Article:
Art Institute of Chicago, 111 S. Michigan Ave., Loop; Online: artic.edu
Fountain of Time
Simply known as "Time", artist Lorado Taft's creation is thought of as the most monumental piece of art in Chicago's Public Art Program and was the first to be completed using concrete. It was created in 1920 as a monument to the first 100 years of peace between the U.S. and Great Britain. Across a reflecting pool, Father Time looks over 100 figures representing birth, the struggle for existence, love, family life, religion, poetry and war. If you want to leave the deep, philosophical discussion aside, just take in its beauty, toss some pennies and snap a few pics. The sheer mass and intricacy of the 110-foot-long sculpture will make this visit to Washington Park a treat.
Cottage Grove Ave. & 59th St., Hyde Park; Online: chicagoparkdistrict.com
This bubbling beauty is photo opp gold. It was dedicated in 1982 by Chicago’s first female mayor, Jayne Byrne. Moved from its original location on Upper Wacker Dr., you'll now find it just south of the Chicago History Museum. Turn a trip there into a game of I Spy. Can you spot the frolicking children, musical instruments and arching cranes? Adults will simply appreciate its artfulness. It stands four tiers tall and has a scallop-shaped granite basin as the base. Shapely stairs lead to the fountain where you’ll find a plaque dedicating the fountain to all Chicago children who take from our past to better our future.
North of W. North Ave. & East of N. Clark St., Lincoln Park; Online: chicagoparkdistrict.com
Trio of Sculptural Drinking Fountains
We’ve shown you where to toss your wish-carrying pennies and dip your toes, but how about where to wet your whistle? Lincoln Park Zoo has a trio of sculptural drinking fountains that put the old-school drinking fountains to shame. Just west of the Kovler Lion House, you’ll find “Lion Fountain” which depicts a lion pride — an adult male, adult female and three small cubs mounted on a bronze podium where they appear to be sharing a drink with their human friends. North of the Regenstein African Journey near Conservatory Gate is the home to “Elephant Fountain". A bronze mama and baby elephant wait patiently for visitors to supply them with a cool drink. Lastly “For the Young at Heart” at the Pritzker Family Children’s Zoo features a rabbit, dear, raccoon and nut-carrying squirrel frolicking near its three spouts.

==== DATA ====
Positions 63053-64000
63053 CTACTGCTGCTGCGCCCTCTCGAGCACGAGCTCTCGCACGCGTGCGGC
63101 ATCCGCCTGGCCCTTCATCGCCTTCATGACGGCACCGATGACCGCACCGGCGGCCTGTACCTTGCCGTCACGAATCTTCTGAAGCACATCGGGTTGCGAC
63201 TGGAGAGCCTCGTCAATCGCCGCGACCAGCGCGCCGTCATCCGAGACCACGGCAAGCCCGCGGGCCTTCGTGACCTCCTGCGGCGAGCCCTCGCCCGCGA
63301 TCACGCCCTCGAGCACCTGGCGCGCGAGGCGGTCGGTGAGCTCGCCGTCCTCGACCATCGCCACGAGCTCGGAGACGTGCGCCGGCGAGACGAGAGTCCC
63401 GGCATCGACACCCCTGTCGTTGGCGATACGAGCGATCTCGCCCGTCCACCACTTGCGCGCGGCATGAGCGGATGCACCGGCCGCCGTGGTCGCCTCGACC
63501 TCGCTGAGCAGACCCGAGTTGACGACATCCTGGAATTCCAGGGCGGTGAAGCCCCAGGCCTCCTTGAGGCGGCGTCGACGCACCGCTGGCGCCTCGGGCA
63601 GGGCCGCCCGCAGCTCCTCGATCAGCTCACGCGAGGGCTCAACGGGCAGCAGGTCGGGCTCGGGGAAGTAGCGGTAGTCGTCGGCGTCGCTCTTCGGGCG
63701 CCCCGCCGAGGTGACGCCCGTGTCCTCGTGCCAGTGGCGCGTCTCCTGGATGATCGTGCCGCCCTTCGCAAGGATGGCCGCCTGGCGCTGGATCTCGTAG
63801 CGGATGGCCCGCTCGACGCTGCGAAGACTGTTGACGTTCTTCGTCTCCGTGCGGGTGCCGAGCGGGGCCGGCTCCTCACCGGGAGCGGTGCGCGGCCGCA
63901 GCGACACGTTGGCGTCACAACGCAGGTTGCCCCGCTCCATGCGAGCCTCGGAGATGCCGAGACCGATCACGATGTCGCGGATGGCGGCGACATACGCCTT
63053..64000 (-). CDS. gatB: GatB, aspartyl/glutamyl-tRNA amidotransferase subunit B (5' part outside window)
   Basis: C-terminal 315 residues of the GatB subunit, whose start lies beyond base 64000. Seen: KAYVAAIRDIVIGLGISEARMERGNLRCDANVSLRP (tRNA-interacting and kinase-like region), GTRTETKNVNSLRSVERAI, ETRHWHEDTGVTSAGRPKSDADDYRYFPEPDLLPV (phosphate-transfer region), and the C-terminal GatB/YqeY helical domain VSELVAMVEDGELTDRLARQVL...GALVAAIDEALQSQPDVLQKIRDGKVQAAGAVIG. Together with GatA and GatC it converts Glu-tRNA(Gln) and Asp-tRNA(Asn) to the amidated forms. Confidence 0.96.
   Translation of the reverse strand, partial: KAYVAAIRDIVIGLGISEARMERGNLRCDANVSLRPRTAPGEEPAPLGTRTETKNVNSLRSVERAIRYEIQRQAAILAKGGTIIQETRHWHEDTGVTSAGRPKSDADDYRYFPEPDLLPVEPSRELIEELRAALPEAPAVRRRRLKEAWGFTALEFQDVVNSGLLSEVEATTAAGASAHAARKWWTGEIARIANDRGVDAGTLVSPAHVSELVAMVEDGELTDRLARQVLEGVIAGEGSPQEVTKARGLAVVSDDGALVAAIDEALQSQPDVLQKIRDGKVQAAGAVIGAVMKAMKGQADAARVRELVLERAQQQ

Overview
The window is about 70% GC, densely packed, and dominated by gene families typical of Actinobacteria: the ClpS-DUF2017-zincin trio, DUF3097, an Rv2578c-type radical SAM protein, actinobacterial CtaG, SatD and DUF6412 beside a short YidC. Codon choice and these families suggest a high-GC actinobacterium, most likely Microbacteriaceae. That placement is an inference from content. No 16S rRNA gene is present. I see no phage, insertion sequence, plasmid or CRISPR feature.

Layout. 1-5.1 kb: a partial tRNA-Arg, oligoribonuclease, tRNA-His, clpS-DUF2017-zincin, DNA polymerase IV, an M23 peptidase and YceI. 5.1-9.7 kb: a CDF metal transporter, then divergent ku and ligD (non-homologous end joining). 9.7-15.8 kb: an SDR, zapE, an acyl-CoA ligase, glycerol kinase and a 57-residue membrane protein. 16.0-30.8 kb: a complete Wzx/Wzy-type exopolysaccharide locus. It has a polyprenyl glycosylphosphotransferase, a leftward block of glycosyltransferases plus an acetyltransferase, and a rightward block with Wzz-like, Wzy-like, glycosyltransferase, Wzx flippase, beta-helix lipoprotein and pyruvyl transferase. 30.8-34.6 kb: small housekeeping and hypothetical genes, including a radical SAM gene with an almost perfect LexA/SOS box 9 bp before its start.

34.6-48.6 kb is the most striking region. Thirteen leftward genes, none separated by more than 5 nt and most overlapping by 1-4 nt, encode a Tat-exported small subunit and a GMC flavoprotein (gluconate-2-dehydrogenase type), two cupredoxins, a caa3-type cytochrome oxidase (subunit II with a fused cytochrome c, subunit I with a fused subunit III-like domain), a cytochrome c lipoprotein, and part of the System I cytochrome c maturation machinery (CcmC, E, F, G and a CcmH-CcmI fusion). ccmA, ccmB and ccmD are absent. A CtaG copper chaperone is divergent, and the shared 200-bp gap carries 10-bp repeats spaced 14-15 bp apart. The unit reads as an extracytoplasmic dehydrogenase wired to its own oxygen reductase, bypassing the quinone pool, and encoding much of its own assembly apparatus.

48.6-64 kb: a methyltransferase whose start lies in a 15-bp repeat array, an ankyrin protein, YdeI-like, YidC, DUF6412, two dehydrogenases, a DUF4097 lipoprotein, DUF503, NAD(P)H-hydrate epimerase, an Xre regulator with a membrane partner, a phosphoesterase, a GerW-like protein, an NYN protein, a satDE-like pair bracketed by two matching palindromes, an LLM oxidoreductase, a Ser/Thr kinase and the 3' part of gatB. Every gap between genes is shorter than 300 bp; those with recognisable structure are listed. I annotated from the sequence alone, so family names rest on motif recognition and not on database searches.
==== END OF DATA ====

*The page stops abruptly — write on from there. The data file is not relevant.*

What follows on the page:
Lincoln Park Zoo, 2001 N. Clark St., Lincoln Park; Online: lpzoo.org
Rose Petal Fountain
Three acres at the Chicago Botanic Garden are dedicated to more than 150 varieties of roses, almost 5,000 roses altogether! The shades of these blooms get lighter as visitors near the focal point of the rose garden, the Rose Petal Fountain, a cast-concrete bubbler in the shape of a Tudor rose. Streams of water in varying shapes and heights shoot from its center. Neighboring the fountain, kids can rest their legs and find shade amongst the fragrant climbing roses on the Cedar Arbor.
Chicago Botanic Garden, 1000 Lake Cook Rd., Glencoe; Online: chicagobotanic.org
— Maria Chambers